The United Kingdom on Tuesday said 40 jurisdictions including British territories were fully committed to sharing information that would facilitate the return of all the funds stolen from Nigeria and kept in their lands.
A Member of Parliament and Minister of State for Immigration of the United Kingdom, Mr. Robert Goodwill, said this in Abuja during the signing ceremony of the Memorandum of Understanding between the governments of Nigeria and the UK on the modalities for the return of stolen assets.
Goodwill, who led a delegation of the UK government officials to the event which took place at the office of the Attorney-General of the Federation and Minister of Justice, Mr. Abubakar Malami, said the government of his country was keen to return all Nigeria’s stolen funds “as soon as the necessary legal processes allow”.
The amount of Nigeria’s stolen fund stashed in the UK was not mentioned and no room was given for questions, but Goodwill said steps were being taken by the UK government to accelerate the procedures for the identification and confiscation of illegally acquired assets.
He said the signing of the MoU was a follow-up to the commitment given by the UK government at the London Anti-Corruption Summit held in London in May this year to working closely with Nigeria and other international partners towards improving the process for the return of looted assets.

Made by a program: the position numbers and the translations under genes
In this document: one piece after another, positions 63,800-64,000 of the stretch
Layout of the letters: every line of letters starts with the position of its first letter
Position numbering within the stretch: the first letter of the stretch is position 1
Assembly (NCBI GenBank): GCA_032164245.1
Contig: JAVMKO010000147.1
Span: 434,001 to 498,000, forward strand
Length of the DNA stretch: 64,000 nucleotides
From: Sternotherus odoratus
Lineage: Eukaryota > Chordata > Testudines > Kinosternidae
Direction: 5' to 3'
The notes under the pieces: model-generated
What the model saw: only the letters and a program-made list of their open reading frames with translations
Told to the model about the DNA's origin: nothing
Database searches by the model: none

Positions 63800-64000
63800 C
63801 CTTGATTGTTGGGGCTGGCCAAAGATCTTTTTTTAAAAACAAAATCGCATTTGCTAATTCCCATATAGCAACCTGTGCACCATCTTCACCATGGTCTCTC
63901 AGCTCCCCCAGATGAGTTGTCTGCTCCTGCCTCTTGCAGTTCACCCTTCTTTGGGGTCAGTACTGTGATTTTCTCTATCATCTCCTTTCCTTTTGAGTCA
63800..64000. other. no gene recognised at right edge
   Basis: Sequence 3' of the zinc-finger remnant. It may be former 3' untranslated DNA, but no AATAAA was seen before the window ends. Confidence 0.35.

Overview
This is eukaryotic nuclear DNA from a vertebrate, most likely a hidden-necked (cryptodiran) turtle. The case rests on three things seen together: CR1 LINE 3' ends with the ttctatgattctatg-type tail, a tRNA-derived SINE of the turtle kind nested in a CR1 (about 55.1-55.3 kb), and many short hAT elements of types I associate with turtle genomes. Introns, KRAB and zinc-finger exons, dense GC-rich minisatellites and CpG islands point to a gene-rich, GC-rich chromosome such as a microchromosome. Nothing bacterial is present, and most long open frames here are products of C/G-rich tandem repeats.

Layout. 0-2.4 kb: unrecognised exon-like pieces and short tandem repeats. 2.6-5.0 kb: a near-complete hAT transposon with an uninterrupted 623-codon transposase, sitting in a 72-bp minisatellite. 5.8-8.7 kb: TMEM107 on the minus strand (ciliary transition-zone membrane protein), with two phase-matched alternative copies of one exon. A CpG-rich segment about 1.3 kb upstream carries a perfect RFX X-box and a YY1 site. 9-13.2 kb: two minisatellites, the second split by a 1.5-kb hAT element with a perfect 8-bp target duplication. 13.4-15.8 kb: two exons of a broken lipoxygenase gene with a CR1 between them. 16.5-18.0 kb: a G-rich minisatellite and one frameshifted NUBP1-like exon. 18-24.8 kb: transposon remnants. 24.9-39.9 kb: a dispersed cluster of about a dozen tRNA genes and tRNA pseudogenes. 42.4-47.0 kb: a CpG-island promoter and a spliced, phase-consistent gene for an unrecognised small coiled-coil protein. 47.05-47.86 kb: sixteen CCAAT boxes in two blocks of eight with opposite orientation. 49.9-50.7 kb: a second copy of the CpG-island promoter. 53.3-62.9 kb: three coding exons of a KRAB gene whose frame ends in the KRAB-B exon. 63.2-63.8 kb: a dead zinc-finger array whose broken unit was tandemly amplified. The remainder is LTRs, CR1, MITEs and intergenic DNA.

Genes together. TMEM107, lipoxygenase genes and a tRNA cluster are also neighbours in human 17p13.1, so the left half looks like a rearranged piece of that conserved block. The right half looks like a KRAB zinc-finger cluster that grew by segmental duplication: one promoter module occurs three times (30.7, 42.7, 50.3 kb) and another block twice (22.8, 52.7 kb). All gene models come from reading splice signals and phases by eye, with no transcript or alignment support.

Goodwill said, “Let me be clear, my government is fully committed to the return of all funds looted from the Nigerian state and we are keen to do this as soon as the necessary legal processes allow.
“As outlined at the summit, we will be taking steps to accelerate the procedures for identification and confiscation of illegally acquired assets.
“We are committed – as is Nigeria – to ensure that beneficial ownership of assets is made available to relevant authorities so they know who the real owners of assets held in the UK.
“Forty jurisdictions including British Overseas Territories and Crown Dependencies, announced that they will automatically share beneficial ownership information relating to companies, trusts, foundations, she’ll companies and other relevant entities and legal arrangements.”
He said the newly signed MoU “provides the mechanism by which monies can be returned”, adding that it would send signal that the UK was no longer a safe haven for stolen funds.
“Our ability to recover and return stolen assets should send a clear message to all who may seek to habour such assets that there is no safe haven in the UK,” Goodwill said.
The UK minister who congratulated the President Muhammadu Buhari administration “on the efforts that have been made since the May summit” and urged the government to follow up on its commitments including its membership of the Open Government Partnership.
He also said, “It is important that everyone can see how returned assets are used to benefit Nigeria.
“We have therefore agreed in this MoU to be fully transparent about this. We will put a copy of this MoU on our website.”
In his address, shortly before the signing of the MoU and exchanging of documents between the two countries, Malami promised that the assets when returned to Nigeria would not be pilfered but would be judiciously used for the good of the poor people and reform of the judicial sector.